BigLaw Doesn’t Skimp on Summer Associates

By 
Richard Shugrue
Creighton Law Professor, Ret.

You’ve been wondering what summer associates at BigLaw outfits are making this year and what they’re doing to earn it?

Three months ago, most of America’s huge law firms – 1,000 and up lawyers – decided to trim their highly sought-after programs from the traditional 10 week experience for students going into second and third-year classes, and pretty much to conduct the short (four or five weeks) sessions as online affairs.

Many firms said they would still pay the summer associates about $3,500 per week for the full 10 weeks and offer them jobs as associates upon graduation.

Omaha lawyers will probably weep when they learn that the starting pay for grads this fall at these megafirms is $190,000.

The newcomers will get a bonus in their Christmas stockings of $15,000.

Lawyers realize that the summer associate experience is nothing like real work. Typically, the day starts at 9:30 a.m. and ends at 6 or 6:30. p.m. But there is a nice – I mean nice – lunch with mentors or really big shots, and a social gathering a couple of evenings per week. Figure a little golf or a ball game to get to know the crowd.

With many offices working remotely this year, no major league sports, and golf courses socially distancing, there is no typical this year.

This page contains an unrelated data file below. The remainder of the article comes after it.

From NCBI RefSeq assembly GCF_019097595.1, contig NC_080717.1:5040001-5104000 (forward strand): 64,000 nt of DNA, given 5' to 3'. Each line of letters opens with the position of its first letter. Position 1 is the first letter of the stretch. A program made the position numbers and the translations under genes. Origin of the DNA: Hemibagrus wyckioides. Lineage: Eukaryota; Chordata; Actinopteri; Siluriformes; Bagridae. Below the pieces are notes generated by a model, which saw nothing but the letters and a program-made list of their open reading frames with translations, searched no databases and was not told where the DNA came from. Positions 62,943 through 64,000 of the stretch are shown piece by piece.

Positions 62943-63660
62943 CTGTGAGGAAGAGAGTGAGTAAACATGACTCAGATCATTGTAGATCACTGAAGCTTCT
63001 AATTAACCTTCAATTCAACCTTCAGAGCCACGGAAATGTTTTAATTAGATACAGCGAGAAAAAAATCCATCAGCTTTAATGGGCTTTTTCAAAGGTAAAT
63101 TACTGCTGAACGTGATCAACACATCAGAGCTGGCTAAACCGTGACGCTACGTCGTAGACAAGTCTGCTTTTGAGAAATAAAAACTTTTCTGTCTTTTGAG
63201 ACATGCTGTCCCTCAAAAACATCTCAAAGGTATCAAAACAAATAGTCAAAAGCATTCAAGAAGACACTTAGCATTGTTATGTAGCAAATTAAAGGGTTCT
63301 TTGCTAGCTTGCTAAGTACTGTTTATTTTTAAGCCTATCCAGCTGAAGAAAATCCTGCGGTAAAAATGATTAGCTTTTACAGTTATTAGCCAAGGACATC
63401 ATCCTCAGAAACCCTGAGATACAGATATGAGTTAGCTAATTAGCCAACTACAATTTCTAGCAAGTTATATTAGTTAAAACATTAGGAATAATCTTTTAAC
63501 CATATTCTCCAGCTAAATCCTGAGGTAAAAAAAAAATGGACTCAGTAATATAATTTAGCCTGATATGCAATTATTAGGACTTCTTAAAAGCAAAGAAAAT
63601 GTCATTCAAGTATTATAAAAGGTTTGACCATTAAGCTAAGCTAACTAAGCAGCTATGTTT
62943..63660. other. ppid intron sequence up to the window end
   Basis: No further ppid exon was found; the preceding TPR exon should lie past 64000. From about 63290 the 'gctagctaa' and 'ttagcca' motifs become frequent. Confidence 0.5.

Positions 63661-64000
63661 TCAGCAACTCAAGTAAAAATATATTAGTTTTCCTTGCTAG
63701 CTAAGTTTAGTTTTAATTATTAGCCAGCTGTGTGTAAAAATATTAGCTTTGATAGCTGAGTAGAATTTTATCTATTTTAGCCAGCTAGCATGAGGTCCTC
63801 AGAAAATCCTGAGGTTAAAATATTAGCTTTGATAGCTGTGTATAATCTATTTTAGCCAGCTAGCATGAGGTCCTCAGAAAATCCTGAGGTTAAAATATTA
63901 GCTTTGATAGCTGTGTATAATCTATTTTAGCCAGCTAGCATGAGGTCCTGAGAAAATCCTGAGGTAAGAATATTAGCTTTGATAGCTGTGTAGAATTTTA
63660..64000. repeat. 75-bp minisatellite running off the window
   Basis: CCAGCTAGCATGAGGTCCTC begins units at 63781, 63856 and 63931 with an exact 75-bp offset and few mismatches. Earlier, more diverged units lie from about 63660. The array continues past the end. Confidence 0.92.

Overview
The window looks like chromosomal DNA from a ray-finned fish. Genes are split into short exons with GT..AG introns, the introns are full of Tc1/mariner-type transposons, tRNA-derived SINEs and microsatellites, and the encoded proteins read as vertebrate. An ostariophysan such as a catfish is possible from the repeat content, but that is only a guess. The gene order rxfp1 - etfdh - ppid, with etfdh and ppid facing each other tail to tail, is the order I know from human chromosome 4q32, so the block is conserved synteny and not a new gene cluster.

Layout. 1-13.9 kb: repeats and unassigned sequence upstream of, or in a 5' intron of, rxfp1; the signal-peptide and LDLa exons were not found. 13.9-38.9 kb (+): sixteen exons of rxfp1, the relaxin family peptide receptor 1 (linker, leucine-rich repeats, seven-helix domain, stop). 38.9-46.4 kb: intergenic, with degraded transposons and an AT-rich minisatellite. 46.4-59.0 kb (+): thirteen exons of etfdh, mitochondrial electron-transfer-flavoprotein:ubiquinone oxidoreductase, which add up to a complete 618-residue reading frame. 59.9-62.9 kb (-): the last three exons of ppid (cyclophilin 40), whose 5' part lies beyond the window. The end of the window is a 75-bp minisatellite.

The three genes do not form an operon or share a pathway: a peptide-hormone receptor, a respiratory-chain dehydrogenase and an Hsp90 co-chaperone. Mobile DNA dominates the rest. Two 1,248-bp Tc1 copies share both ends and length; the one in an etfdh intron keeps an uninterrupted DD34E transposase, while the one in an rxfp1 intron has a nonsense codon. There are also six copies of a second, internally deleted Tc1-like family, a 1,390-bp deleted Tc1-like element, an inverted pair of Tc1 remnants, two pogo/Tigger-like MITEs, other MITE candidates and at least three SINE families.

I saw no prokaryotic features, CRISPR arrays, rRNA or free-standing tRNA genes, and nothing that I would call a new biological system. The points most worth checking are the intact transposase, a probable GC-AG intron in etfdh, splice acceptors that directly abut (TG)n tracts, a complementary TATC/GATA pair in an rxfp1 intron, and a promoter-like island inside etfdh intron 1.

Firms promise summer associates an exciting, exhilarating summer experience, maybe even Zooming in with client conferences or walking six paces behind a real lawyer on her way to the courthouse. But there’s no hanging around the water cooler or the young whiz kid of the firm’s M&A department dropping into your office to kibitz.

The student might be given a brief to write, but it will be a lot harder to do the kind of teamwork most BigLaws use both to assess a summer associate’s fitness and to solve real problems. Face it: It’s harder for the law student to make an impression when she’s stuck in front of a computer in the spare bedroom.

If you’re wondering how these firms can afford to pay these young’uns for 10 weeks work when, at best, they’re getting far less labor in return, quit wondering. Covington and Burling, for example, had gross revenue last year of nearly $1.2 billion.  Skadden Arps did a little better with $2.41 billion.

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